DUBAI: Belgian brothers’ Jean-Pierre and Luc Dardenne's “Young Ahmed,” which won the best director trophy at Cannes on Saturday night, is characteristically dark. Winner of two earlier Palm d’Ors for their 1999 “Rosetta” about a 17-year-old girl’s travails dealing with unemployment and an alcoholic mother, as well as for “The Child” in 2005 in which a young husband sells his baby, the directors this time step into religious radicalism. “Young Ahmed” is a painful look at how the young and the vulnerable are brainwashed into a violent ideology. While the Dardenne’s earlier films like “The Son,” “The Kid with a Bike” and even “The Child” have a streak of optimism running through them, “Young Ahmed” has no such comfort.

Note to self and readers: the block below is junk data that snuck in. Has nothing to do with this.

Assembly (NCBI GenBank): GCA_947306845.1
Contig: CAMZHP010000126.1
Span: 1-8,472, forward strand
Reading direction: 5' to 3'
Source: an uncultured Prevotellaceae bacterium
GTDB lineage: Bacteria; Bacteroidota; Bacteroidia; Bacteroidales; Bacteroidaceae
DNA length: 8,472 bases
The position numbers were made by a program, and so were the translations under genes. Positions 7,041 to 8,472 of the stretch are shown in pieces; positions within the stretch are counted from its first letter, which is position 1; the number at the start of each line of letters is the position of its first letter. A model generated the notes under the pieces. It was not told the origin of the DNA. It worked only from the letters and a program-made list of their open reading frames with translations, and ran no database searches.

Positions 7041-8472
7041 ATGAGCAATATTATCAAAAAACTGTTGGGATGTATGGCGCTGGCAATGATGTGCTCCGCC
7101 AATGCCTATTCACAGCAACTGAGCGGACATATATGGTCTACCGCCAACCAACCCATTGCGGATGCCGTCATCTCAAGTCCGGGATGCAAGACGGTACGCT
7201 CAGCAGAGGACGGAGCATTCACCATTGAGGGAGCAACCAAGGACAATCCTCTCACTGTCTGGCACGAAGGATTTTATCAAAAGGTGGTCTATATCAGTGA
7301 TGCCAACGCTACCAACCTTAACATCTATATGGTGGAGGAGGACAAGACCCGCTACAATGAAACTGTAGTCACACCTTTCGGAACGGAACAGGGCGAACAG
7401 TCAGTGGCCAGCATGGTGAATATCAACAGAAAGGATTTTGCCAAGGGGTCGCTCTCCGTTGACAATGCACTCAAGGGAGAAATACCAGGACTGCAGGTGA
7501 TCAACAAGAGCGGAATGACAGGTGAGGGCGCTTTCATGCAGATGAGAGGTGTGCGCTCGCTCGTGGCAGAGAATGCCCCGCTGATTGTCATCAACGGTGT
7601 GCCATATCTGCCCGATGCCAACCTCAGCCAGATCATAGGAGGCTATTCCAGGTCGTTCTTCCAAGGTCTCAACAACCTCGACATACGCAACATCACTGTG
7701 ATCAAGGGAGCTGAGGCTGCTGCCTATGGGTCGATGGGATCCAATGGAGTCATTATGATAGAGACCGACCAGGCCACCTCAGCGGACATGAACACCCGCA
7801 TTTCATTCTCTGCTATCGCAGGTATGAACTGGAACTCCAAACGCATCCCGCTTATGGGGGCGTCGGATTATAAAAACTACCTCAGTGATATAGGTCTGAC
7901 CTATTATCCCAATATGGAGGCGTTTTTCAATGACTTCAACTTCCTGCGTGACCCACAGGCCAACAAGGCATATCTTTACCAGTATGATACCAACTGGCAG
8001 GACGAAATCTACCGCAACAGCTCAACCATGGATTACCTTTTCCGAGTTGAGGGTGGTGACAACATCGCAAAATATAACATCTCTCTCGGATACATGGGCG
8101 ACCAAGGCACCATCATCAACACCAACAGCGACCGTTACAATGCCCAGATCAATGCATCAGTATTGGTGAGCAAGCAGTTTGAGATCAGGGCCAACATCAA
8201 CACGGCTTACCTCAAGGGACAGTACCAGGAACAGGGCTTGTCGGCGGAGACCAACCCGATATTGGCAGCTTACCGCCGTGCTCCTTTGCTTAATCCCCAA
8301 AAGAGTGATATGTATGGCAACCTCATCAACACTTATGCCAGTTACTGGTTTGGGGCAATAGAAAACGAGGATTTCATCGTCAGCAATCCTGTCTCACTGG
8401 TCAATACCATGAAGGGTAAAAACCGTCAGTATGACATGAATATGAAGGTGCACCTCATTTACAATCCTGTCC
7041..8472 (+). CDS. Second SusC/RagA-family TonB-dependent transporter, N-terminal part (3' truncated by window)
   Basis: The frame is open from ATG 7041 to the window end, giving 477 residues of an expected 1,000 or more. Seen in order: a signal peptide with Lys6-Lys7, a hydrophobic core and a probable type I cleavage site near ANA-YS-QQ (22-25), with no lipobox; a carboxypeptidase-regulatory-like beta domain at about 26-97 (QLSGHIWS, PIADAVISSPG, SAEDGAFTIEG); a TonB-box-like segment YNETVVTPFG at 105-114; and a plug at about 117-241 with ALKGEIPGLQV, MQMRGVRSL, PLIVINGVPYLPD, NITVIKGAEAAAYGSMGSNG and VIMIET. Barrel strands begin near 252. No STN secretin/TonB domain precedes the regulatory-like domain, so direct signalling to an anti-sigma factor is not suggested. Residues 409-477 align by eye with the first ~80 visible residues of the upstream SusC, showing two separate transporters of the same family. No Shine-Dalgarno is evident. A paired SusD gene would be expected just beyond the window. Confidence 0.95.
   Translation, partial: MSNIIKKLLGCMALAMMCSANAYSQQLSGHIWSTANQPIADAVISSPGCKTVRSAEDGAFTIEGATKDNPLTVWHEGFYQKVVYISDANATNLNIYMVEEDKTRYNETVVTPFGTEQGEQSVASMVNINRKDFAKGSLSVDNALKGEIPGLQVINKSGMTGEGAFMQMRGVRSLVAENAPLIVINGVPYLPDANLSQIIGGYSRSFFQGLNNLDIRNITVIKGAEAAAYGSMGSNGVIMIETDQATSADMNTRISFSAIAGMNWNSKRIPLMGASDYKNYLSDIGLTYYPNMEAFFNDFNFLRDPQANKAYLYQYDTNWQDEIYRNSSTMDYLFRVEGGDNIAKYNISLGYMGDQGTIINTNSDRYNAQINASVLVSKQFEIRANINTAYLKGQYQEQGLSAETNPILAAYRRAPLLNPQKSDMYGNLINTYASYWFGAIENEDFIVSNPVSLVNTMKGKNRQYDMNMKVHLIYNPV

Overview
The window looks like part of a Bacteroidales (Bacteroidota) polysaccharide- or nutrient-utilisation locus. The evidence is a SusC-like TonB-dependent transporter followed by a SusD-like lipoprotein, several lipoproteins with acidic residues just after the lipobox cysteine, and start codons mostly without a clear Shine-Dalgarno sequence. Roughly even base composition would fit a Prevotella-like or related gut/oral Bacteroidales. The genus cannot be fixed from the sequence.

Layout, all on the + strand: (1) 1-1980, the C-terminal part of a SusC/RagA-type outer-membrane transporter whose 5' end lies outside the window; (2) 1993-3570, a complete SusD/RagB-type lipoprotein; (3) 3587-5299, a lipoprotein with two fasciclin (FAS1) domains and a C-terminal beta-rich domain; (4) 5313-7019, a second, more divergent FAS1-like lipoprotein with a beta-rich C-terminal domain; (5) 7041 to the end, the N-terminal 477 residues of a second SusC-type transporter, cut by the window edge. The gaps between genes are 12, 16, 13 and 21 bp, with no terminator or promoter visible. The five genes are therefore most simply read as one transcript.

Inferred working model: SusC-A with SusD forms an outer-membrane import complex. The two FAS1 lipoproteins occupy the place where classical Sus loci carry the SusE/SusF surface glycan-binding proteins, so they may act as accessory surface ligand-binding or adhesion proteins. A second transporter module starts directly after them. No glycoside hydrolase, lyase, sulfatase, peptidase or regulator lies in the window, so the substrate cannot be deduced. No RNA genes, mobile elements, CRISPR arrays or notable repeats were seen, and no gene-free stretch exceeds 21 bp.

Ahmed (played with disarming natural ease by Idir Ben Addi) gets dangerously close to a militant imam (Othmane Moumen), who indoctrinates the boy with his own radicalized ideology — while absolving himself of blame. Ahmed begins to hate behavior he used to find normal. At school, he refuses to shake hands with his teacher, Ines (Myriem Akheddiou), because she is a woman. And at home, he abuses his mother for drinking alcohol. He is so obsessed with his own religious purity that when a girl wants to be friends with him, he asks her to convert.
Some may see the movie as harsh, even far-fetched. Certainly, it is very different from the brothers’ earlier works, which shed some light at the end of a dark tunnel. But “Young Ahmed” confronts us with dangerous dilemmas — the boy is already in the deathly grip of the imam, despite his teacher’s desperate efforts, and ends up being caught in a painful tug-of-war.